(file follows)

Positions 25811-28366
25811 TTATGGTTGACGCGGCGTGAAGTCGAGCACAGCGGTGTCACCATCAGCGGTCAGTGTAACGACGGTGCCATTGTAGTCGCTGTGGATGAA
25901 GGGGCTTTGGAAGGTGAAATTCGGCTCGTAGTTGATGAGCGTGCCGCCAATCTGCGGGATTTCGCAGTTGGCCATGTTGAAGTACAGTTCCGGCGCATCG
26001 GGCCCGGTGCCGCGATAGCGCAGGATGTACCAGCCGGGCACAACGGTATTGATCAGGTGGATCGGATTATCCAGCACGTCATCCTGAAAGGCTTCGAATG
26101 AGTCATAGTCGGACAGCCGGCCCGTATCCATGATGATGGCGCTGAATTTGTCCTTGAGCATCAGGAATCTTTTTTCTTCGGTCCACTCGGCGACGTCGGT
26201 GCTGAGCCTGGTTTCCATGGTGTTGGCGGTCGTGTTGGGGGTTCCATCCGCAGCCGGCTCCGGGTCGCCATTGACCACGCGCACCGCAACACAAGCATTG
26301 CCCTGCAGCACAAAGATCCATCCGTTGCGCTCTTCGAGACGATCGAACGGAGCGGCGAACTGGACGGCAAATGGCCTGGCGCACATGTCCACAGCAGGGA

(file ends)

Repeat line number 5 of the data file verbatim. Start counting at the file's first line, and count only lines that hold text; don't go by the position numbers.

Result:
26101 AGTCATAGTCGGACAGCCGGCCCGTATCCATGATGATGGCGCTGAATTTGTCCTTGAGCATCAGGAATCTTTTTTCTTCGGTCCACTCGGCGACGTCGGT